When Greece defaulted its payment to the IMF on June 30th 2015, that $1.7 billion payment would cause havoc in the country, Eurozone, and the rest of the world’s markets. Greece is back to the bottom of the barrel in the Eurozone and will have to basically completely reset their financial future in order to even have a hope. They need to give up so many luxuries they have enjoyed over the years. It realistically could be another 10 years before Greece is back to being some sort of economic power. Though some numbers may suggest sooner, based on the history of the way the country is run, it seems the people will vote in a likely candidate that will get things straightened out. Greece has some of the richest history in the world and was a valuable part of Europe, especially when voted into the Euro in 2002. The Greeks, known historically for producing some of the best shipping companies and lanes in the world to olive oil will have to reinvent itself. Greece should be able to get out of this situation and have an impact in producing results for the Euro. The leadership of Greece is playing to its people as of right now. It remains to be seen if the current government can sustain and uphold the regulations and compliance they have to go by. The resiliency of the Greek people will be its biggest benefactor and biggest downfall. It has taken Germany to head a committee to get Greece back on track. In the end a country’s situation is up to its people. When your way of life is threatened you should do something about it. The Greeks may want to open a history textbook and get back to the basics, especially when it comes to getting a country of 10+ million back on right financial terms, and that might take a leader who will not tell you what you want to hear, but what you need to hear.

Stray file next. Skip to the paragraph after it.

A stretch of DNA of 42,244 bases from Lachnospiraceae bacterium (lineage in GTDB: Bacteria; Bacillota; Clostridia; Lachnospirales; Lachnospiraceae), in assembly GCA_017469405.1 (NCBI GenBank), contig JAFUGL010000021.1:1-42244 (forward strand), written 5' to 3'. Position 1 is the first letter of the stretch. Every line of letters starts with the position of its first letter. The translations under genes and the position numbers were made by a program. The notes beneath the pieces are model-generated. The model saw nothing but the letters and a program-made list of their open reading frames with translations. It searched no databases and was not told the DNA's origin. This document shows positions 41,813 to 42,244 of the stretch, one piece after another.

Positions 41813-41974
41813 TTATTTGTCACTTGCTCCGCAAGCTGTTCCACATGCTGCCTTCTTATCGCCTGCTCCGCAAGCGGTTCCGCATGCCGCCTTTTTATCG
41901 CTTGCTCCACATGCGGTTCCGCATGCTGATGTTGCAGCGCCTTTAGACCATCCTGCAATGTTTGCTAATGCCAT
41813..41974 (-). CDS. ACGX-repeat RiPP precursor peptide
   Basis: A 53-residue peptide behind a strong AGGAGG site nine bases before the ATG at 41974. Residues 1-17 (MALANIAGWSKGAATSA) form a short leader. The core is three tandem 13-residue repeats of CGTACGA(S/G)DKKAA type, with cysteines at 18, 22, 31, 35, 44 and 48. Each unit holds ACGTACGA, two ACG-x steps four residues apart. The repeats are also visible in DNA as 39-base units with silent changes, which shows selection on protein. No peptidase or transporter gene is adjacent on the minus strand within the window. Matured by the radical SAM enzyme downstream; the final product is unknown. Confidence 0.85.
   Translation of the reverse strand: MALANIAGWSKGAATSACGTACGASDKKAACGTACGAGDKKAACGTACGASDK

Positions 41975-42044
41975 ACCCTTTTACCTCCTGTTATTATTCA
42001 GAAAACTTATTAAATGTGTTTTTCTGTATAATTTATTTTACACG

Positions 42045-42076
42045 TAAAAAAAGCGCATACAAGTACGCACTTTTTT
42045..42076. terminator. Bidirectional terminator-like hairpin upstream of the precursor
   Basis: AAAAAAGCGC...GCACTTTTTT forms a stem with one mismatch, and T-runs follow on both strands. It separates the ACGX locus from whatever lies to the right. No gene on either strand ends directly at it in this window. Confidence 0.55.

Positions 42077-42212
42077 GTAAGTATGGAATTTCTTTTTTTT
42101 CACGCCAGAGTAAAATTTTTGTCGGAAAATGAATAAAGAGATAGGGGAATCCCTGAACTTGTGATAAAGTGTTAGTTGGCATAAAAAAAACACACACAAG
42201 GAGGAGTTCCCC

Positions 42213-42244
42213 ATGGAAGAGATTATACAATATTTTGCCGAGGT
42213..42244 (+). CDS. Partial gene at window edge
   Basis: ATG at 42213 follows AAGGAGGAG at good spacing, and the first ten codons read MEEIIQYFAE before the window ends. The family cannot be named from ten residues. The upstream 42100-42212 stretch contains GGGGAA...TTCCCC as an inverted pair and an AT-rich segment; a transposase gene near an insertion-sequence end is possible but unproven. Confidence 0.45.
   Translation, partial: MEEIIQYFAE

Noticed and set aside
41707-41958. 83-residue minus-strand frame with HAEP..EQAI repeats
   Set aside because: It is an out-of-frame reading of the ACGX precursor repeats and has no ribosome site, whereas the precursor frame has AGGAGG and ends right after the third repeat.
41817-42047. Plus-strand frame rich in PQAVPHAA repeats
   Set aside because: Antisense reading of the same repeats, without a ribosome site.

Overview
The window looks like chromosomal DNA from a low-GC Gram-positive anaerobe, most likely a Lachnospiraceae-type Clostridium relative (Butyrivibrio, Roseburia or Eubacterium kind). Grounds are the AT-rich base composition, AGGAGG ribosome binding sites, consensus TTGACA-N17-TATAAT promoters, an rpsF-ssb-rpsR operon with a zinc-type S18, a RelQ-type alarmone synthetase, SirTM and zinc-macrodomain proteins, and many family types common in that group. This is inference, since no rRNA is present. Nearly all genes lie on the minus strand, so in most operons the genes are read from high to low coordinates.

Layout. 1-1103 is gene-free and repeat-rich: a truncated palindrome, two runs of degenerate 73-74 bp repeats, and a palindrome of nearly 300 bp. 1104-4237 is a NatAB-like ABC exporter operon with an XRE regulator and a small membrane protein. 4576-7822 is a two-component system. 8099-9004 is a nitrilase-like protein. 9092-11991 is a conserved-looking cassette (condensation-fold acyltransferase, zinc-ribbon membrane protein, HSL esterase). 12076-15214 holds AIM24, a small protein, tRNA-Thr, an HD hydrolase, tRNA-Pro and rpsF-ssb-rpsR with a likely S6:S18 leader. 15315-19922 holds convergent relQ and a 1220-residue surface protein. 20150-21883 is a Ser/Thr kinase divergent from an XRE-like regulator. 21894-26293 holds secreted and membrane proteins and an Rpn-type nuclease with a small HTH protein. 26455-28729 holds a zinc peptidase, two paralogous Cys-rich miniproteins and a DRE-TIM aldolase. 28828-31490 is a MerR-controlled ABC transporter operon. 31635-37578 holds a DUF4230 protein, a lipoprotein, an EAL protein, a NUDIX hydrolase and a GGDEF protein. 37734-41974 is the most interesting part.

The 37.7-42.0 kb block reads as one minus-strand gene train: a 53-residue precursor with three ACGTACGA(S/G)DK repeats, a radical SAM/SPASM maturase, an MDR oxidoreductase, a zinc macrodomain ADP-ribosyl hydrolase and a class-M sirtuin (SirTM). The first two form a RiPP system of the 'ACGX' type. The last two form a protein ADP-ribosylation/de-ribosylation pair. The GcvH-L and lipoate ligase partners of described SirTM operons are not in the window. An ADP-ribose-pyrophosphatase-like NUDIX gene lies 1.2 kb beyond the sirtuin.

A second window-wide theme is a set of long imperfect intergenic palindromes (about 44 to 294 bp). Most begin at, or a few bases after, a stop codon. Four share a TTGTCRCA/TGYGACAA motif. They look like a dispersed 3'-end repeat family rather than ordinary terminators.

Works Cited